As for the rest of the Left, the Communist Party (KKE) stood still relative to its result in the 2015 general election (5.5 percent) though this was itself down on its result in the previous European elections in 2014 (where it took 6.1 percent). Its results in regional elections also indicate a notable loss as compared to the 2014 contests, of the order of a fifth of its vote. In Greater Athens, its score went down from 10.6 to 8.3 percent, in Central Macedonia from 8 to 5.7 percent, and in the Thessalia area (Central Greece) it fell from 10.4 to 7 percent.

Most importantly, the KKE lost three of the four local councils it had hitherto controlled, keeping only Patras, where its very popular candidate, the outgoing mayor, was resoundingly reelected with 71 percent in the second round. Overall, however, the KKE’s influence is slowly but surely eroding. The party pays the cost of its extreme sectarianism and neo-Stalinism, which have made it unable to intervene in any effective way in the highly volatile conjuncture of the last decade.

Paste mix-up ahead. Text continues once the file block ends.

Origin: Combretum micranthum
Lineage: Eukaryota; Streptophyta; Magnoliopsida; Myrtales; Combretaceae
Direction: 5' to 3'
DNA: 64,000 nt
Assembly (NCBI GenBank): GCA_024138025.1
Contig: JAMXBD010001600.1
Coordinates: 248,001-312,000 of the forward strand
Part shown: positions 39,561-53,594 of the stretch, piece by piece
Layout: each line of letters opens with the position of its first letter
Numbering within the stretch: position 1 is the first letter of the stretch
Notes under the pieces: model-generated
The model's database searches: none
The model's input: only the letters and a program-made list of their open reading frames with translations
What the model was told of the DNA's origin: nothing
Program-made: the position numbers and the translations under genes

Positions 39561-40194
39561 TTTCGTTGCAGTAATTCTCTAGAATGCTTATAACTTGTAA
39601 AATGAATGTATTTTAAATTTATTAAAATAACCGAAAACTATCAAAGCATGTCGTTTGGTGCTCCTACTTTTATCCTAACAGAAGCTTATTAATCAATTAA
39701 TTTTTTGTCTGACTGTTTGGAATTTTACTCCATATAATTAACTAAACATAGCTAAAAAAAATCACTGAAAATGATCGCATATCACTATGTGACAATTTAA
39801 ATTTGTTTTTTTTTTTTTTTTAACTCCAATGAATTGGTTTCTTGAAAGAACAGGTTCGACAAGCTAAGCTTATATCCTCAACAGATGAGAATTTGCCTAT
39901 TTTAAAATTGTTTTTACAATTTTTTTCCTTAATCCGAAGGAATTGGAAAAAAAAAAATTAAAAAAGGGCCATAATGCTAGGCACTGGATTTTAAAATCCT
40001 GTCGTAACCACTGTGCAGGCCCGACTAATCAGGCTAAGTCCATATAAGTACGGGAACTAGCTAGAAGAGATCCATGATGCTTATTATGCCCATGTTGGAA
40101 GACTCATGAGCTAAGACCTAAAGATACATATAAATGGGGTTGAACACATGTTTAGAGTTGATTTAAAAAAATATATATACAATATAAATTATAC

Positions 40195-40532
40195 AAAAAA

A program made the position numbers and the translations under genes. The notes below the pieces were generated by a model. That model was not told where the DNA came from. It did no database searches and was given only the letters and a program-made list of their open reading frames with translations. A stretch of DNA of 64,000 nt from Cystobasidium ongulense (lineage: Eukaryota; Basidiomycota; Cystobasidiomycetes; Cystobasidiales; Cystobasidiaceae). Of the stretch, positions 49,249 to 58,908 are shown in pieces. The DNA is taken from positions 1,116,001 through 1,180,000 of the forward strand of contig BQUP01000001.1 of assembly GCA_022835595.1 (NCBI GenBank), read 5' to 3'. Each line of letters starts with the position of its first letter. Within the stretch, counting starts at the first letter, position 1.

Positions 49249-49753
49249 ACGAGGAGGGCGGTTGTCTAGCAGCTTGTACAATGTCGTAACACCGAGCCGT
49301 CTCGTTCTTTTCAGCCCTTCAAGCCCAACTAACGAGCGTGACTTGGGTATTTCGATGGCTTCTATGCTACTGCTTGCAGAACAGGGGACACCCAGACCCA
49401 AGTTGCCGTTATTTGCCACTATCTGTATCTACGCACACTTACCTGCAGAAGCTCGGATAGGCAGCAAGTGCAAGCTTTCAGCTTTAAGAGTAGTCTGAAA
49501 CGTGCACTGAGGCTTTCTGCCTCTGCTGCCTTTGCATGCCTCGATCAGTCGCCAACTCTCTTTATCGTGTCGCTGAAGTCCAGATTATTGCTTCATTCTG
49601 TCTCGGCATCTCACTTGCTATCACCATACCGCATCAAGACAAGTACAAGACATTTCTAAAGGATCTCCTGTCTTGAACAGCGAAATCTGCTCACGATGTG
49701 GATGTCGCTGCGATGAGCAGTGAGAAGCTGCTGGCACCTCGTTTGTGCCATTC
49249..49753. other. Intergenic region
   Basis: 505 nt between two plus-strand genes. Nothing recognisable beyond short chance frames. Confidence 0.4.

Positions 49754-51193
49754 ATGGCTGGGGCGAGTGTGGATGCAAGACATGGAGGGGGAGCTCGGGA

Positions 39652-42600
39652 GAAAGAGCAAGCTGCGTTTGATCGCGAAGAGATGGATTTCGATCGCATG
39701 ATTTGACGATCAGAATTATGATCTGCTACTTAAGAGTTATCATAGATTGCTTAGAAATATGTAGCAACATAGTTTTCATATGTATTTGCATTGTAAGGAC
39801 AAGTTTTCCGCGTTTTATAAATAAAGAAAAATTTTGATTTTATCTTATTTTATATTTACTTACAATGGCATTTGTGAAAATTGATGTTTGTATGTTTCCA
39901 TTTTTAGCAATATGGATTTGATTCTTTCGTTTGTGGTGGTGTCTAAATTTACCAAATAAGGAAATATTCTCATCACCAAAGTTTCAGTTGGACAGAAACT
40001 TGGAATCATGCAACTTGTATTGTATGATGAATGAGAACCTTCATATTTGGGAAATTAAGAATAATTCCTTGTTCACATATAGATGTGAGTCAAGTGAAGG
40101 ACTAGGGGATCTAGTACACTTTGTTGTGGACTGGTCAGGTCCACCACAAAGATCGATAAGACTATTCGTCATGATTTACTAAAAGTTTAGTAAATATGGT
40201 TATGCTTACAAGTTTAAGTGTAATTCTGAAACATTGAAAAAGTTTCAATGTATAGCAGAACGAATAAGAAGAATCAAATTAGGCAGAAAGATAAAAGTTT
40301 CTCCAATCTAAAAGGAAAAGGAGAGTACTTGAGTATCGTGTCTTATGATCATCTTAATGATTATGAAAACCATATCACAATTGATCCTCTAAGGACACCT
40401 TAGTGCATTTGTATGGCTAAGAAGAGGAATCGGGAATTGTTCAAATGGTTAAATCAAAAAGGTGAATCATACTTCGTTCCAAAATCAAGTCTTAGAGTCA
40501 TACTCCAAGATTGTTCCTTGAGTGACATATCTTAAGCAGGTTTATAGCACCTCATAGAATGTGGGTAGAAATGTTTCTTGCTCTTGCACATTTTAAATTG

The surprise of the elections was the unexpected success of Yanis Varoufakis’s MeRA25 list, with exactly 2.99 percent of the vote, falling narrowly short of electing a MEP (the threshold is 3 percent). Former Syriza parliamentary speaker Zoe Kostantopoulou also salvaged a somewhat respectable score (1.6 percent), though this was only half what she would have needed to win a seat in the European Parliament.